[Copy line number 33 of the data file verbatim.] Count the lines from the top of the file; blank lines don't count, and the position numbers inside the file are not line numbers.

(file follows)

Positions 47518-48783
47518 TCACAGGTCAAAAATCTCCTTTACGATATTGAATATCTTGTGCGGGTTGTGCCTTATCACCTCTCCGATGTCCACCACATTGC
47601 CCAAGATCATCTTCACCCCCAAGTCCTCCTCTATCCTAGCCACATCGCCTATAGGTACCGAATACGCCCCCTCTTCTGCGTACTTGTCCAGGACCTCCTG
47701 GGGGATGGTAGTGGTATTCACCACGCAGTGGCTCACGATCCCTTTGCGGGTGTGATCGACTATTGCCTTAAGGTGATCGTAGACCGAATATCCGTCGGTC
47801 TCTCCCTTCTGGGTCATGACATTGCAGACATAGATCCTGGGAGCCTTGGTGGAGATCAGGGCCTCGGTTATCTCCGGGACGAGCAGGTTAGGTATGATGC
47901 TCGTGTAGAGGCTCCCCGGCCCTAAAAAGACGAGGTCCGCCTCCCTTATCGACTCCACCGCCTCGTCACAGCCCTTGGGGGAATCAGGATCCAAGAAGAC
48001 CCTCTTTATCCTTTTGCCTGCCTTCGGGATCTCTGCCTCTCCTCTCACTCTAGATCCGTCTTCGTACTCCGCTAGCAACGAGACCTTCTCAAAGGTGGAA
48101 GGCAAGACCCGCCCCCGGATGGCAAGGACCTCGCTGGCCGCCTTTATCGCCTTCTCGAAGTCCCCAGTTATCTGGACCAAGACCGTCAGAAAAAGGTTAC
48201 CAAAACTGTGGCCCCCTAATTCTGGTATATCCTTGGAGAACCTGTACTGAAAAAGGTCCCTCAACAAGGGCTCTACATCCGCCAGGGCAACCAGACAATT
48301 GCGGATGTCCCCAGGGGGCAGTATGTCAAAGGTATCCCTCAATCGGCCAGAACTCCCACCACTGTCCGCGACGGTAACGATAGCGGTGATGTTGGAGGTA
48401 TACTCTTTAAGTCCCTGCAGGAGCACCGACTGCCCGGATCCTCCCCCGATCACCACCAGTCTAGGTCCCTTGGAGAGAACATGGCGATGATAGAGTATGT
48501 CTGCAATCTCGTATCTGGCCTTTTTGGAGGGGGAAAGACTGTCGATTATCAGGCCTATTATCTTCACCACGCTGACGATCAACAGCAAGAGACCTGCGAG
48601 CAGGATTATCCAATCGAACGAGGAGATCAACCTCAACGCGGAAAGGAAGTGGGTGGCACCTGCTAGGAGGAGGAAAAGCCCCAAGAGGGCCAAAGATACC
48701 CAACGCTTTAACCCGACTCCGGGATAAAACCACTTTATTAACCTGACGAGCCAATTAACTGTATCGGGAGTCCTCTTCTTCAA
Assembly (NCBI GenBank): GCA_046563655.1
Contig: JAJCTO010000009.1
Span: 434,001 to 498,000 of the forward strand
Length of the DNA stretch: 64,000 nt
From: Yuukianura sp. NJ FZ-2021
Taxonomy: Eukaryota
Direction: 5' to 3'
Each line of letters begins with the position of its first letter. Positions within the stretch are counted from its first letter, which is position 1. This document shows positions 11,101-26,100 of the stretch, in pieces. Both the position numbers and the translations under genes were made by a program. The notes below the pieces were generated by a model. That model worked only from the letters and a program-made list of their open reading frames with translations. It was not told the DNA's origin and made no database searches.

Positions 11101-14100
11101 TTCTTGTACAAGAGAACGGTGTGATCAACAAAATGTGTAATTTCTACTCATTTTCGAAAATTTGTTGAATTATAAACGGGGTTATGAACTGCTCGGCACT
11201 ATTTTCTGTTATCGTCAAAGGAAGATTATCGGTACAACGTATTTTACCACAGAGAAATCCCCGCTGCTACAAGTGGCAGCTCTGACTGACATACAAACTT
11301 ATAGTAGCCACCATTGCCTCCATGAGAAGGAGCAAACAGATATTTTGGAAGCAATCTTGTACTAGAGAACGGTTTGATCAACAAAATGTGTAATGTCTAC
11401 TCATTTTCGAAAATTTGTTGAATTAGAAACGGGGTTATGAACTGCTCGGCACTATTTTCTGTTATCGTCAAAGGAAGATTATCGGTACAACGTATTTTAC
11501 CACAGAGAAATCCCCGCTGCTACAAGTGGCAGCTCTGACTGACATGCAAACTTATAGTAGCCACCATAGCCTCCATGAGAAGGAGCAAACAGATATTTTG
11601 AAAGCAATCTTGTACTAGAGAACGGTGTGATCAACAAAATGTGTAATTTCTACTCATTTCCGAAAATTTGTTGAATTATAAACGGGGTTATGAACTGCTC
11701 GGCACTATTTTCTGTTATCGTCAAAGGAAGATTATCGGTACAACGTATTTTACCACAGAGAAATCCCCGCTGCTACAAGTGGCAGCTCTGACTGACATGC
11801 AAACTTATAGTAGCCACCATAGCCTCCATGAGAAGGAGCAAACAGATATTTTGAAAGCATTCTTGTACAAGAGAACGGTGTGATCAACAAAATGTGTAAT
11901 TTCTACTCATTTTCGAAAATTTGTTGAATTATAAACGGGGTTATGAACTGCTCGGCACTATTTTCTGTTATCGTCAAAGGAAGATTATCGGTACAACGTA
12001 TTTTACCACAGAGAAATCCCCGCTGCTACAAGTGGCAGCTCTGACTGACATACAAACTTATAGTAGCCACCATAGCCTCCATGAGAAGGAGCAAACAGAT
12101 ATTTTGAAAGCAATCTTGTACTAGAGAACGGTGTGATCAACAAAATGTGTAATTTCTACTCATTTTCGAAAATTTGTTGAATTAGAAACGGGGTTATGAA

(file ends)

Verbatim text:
12001 TTTTACCACAGAGAAATCCCCGCTGCTACAAGTGGCAGCTCTGACTGACATACAAACTTATAGTAGCCACCATAGCCTCCATGAGAAGGAGCAAACAGAT